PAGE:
Akinyosade has wonderful chemistry with Daddy Warbucks (Alex Bourne) and Bourne is simply effortless in this role. He is clipped and efficient but the warmth shines through from the very start. He has fantastic emotional range, and the sentiment with which he cares for Annie, despite his own wishes, brings a tear to one’s eye. Even at the point that he is breaking down at the thought of losing Annie, Daddy Warbucks stays strong for her…whilst Grace Farrell (Amelia Adams) is the glue that holds it all together. Adams has a wonderful soprano voice and duets with Bourne bring a smile to one’s face. I particularly love “NYC” because of its vibrance and the fact that it’s a jaunty showtune. The arrangement allowed for some fabulous choreography which just sweeps the audience away to Broadway. From the moment Adams conflicts with Miss Hannigan, you know that she is going to be the perfect antidote to what Annie views as the maternal role.
Craig Revel Horwood being cast as Miss Hannigan is certainly one of the reasons that this is a sell-out run at Curve. As soon as Revel Horwood appears on the stage in a camisole set and satin dressing gown, swigging gin, the applause breaks out. It’s safe to say that the audience love him and are excited at what he will bring to the role. Firstly, he brings a surprisingly good set of pipes – who knew that Revel Horwood could sing with such finesse? I think I did miss the feminine tones in “Little Girls” and “Easy Street”, but nonetheless, the gusto with which Revel Horwood performs in the musical numbers is breath-taking. He also has excellent comic timing, and really knows how to play an audience. Outside of this, he stumbles around the stage with all the grace of celebrity who receives a three on a paddle as he presents us with a new version of the affection-starved, lonely and forgotten Miss Hannigan. I’m not entirely onboard with this portrayal though as it seems a little too pantomime-villain. The real villainy comes in the shape of Rooster (Paul French) and Lily (Billie-Kay) who absolutely embody the shameless and murderous duo who plan to steal money from Daddy Warbucks, and take Annie’s life in the process. I just love their physicality.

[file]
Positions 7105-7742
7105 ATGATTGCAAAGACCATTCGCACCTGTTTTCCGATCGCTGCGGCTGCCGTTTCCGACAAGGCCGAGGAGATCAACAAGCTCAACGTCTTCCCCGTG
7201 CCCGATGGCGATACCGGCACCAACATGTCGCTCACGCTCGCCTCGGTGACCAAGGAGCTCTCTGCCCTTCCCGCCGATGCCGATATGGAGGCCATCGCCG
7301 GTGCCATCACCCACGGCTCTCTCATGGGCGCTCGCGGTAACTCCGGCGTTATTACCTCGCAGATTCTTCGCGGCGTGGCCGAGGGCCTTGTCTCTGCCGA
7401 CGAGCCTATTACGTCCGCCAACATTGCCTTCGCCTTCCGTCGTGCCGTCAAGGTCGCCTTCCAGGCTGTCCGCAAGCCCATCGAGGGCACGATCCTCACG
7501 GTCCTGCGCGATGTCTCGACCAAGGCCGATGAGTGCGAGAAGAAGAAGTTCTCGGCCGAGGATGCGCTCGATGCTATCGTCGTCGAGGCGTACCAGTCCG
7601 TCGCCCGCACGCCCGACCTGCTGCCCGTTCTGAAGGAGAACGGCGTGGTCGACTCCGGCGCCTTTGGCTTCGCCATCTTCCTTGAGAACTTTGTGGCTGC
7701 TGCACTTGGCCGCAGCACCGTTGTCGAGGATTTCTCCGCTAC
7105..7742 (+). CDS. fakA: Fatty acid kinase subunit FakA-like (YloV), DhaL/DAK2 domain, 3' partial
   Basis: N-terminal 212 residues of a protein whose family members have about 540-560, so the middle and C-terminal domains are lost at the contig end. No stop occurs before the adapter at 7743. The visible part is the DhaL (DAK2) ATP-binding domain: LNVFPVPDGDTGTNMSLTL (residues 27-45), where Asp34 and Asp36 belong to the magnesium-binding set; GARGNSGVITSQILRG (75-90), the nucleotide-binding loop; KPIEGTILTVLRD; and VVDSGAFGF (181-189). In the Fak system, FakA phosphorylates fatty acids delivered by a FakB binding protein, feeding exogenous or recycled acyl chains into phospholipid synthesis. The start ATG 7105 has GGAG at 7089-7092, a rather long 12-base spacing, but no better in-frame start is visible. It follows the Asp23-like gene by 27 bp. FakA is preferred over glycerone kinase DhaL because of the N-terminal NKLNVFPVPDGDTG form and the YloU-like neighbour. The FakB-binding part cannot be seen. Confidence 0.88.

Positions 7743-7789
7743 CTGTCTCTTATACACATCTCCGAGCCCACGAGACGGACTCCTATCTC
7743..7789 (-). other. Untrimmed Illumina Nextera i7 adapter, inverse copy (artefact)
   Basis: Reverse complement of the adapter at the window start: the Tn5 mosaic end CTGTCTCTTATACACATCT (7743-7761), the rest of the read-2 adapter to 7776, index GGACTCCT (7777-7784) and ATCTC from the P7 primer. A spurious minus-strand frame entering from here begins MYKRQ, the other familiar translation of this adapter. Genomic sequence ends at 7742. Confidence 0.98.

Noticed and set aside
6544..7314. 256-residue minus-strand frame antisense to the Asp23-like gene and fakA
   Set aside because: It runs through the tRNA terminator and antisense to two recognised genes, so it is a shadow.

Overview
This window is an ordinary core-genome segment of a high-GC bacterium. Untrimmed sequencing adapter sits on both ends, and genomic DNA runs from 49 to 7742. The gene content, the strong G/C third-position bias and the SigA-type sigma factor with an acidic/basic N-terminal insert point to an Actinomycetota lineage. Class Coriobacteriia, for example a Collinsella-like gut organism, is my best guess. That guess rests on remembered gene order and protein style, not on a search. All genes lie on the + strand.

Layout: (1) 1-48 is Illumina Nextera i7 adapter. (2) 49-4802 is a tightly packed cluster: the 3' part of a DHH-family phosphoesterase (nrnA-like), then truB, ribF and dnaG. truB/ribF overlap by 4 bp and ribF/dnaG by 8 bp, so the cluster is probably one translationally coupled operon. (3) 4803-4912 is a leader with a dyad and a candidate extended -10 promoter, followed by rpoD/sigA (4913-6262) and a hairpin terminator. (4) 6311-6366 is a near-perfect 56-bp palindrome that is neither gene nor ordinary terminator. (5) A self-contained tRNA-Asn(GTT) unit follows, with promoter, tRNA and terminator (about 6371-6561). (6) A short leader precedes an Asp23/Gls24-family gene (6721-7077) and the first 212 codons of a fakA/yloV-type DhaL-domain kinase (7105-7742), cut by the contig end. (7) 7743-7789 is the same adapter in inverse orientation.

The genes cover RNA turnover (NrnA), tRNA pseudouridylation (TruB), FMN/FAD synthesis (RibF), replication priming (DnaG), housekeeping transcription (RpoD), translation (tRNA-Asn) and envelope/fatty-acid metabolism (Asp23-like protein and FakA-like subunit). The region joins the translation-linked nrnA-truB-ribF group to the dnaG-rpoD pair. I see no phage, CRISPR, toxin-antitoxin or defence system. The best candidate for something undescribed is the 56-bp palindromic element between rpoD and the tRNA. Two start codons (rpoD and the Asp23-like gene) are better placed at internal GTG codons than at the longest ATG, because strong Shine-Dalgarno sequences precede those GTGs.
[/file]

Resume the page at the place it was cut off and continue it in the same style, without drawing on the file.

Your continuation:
The choreography (Nick Winston) is, in the words of Craig Revel Horwood, “fab-u-lous darling”. The energy from the youth ensemble in “Hard Knock Life” and “You’re Never Fully Dressed Without a Smile” is infectious and you can just tell that they are loving every minute up on the stage. The ghastly carnivalesque movement in “We’d like to thank you Herbert Hoover” and contrasted incredibly well with the classical grace in the Warbucks mansion, which only goes to highlight further the polarisation that was evident in this society.
Foster has again excelled at bringing an absolute firm family favourite alive on the Curve stage, and I think in a time where there seems to be more unhappiness generally in the world, it is a timely reminder that “the sun will come out tomorrow. Betcha bottom dollar…”
Annie will be playing at Curve theatre until Saturday 4 March. Looking on the website, it is currently sold out, but it’s definitely worth keeping an eye out for returns. This is a treat not to miss.